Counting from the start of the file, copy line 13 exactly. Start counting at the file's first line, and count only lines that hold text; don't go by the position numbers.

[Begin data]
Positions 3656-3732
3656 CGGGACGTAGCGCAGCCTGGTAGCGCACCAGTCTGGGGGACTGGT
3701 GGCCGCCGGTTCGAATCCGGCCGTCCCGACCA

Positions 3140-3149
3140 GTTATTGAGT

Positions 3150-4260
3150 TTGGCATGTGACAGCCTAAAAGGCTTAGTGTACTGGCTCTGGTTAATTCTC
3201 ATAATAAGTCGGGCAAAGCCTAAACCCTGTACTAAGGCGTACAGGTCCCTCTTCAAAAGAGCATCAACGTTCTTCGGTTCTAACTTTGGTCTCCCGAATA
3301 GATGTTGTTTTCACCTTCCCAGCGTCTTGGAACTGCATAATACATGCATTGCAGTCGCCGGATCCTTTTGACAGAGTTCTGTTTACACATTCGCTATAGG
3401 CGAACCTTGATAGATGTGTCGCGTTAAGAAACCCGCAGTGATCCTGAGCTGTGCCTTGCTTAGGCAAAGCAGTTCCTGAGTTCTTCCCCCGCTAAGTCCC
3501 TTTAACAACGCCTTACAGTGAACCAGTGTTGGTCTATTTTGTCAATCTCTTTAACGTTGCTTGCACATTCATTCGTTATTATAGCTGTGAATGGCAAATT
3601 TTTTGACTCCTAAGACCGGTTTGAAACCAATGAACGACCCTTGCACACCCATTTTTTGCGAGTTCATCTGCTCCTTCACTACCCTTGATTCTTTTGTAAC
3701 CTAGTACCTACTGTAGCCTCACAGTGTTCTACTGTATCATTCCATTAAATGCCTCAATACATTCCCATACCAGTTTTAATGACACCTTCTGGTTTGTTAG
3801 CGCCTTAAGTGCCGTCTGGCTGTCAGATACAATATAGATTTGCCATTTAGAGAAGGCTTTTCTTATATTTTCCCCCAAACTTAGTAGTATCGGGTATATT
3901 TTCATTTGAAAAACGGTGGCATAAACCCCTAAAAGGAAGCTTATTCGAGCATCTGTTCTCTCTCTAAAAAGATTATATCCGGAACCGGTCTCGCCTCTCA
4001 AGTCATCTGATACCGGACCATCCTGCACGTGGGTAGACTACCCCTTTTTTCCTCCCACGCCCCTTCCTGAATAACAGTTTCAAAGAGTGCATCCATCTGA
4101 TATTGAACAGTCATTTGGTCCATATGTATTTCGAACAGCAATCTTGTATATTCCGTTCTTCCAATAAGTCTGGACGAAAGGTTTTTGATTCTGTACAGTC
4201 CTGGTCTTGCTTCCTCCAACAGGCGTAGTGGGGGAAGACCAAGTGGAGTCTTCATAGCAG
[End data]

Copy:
3701 CTAGTACCTACTGTAGCCTCACAGTGTTCTACTGTATCATTCCATTAAATGCCTCAATACATTCCCATACCAGTTTTAATGACACCTTCTGGTTTGTTAG